4. The apparatus of claim 3, wherein the magnet and the plurality of stator cores are formed of a same ferromagnetic material, with the apparatus further comprising a second electric coil wound on each of the plurality of stator cores, and an external power source electrically coupled to the second electric coils.
US10645381 2003-06-02 2003-08-21 Apparatus for converting ocean wave energy into electric power Expired - Fee Related US7012340B2 (en)

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US20070145748A1 (en) * 2005-12-23 2007-06-28 Caterpillar Inc. Power generation system
US20070228739A1 (en) * 2006-03-31 2007-10-04 John Troy Kraczek Offshore Energy Capture and Storage Device
US20070257491A1 (en) * 2006-05-05 2007-11-08 Sri International Wave powered generation
US20070257490A1 (en) * 2006-05-05 2007-11-08 Sri International Wave powered generation using electroactive polymers
US20080038061A1 (en) * 2006-04-13 2008-02-14 Michael L. Russo Wave Energy Harvesting and Hydrogen-Oxygen Generation Systems and Methods
US20080036214A1 (en) * 2006-08-14 2008-02-14 Edwin Newman Wind energy using a sail and a spring
US20080047502A1 (en) * 2006-08-23 2008-02-28 Michael Russo Hybrid Cycle Electrolysis Power System with Hydrogen & Oxygen Energy Storage
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US20080297119A1 (en) * 2007-05-30 2008-12-04 Humdindger Wind Energy Llc Fluid-induced energy converter with curved parts
WO2008151008A1 (en) * 2007-05-30 2008-12-11 Humdinger Wind Energy, Llc Energy converters utilizing fluid-induced oscillations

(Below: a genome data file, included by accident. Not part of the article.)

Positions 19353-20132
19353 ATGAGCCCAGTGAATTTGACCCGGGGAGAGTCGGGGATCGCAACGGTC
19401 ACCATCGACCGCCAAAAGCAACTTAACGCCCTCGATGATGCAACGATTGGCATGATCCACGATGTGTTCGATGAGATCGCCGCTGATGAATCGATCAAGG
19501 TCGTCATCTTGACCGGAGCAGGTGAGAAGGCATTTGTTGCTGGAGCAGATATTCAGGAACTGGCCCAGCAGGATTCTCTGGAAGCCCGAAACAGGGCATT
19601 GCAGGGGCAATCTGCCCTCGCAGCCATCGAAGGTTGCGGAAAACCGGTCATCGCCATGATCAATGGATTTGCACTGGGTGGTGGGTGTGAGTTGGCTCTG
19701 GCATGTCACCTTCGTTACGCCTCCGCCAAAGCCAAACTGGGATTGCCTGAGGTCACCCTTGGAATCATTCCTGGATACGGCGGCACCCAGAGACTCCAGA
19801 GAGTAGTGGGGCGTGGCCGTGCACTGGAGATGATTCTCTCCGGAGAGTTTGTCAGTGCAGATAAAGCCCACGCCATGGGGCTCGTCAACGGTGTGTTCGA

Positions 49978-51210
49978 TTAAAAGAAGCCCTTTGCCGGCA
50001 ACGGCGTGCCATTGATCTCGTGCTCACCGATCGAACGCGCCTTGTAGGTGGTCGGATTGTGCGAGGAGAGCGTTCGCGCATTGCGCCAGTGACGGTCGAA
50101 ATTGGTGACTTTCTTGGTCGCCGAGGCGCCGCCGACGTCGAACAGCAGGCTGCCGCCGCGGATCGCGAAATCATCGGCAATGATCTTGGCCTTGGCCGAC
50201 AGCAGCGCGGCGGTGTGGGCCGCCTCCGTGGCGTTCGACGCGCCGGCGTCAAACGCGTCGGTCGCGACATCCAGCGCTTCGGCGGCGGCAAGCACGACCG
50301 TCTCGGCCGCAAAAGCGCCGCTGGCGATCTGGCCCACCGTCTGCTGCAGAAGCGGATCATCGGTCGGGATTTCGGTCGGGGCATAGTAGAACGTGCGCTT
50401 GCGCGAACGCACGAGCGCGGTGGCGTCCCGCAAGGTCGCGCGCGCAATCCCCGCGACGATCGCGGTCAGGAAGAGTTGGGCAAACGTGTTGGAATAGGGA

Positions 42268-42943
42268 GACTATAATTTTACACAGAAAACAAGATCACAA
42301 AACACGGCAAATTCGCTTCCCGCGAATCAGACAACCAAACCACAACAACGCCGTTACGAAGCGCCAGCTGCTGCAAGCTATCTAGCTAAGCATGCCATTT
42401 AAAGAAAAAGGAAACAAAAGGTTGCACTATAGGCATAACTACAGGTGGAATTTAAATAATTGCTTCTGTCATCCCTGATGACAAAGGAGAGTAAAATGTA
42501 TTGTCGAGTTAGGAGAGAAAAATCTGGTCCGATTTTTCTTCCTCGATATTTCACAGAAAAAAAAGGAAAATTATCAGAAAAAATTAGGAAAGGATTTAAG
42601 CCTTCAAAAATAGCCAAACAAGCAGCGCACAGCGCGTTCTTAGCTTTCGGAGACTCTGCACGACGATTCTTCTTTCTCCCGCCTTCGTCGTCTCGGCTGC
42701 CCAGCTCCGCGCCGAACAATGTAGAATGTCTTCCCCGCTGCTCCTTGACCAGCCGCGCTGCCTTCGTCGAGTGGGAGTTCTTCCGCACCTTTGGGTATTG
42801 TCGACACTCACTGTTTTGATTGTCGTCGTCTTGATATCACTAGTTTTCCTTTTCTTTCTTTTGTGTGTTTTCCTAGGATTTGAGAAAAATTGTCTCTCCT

US7554215B1 (en) 2007-07-03 2009-06-30 Paul Caragine Generator and method for generating electricity from subsurface currents
US7579705B1 (en) 2006-10-04 2009-08-25 Ross Anthony C System and method for generating electrical energy using a floating dock
US20090309362A1 (en) * 2006-12-01 2009-12-17 Frayne Shawn M Generator utilizing fluid-induced oscillations
US20100140944A1 (en) * 2006-11-21 2010-06-10 Alister Gardiner Wave Energy Converter
CN102384015A (en) * 2011-09-06 2012-03-21 集美大学 Traction type ocean environment automatic monitoring system driven by wave energy
US20120104761A1 (en) * 2010-10-29 2012-05-03 Vassilios Vamvas Ocean wave energy converter and method of power generation
US8327983B1 (en) * 2009-09-14 2012-12-11 Exelis, Inc. Enhanced damping using motion amplification
US20130127167A1 (en) * 2010-05-28 2013-05-23 Erik Doré Linear generator for submerged use and a method of producing electric energy
US8584816B2 (en) 2009-12-17 2013-11-19 Exelis, Inc. Enhanced damping using cryogenic cooling
US20140175800A1 (en) * 2011-04-15 2014-06-26 Northeastern University Non-Rotating Wind Energy Generator
US8836156B2 (en) 2012-01-11 2014-09-16 Richard Alan Neifeld Fluid flow energy converter

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US20040239120A1 (en) 2004-12-02 application
GB0320239D0 (en) 2003-10-01 grant
GB2402557B (en) 2005-05-11 grant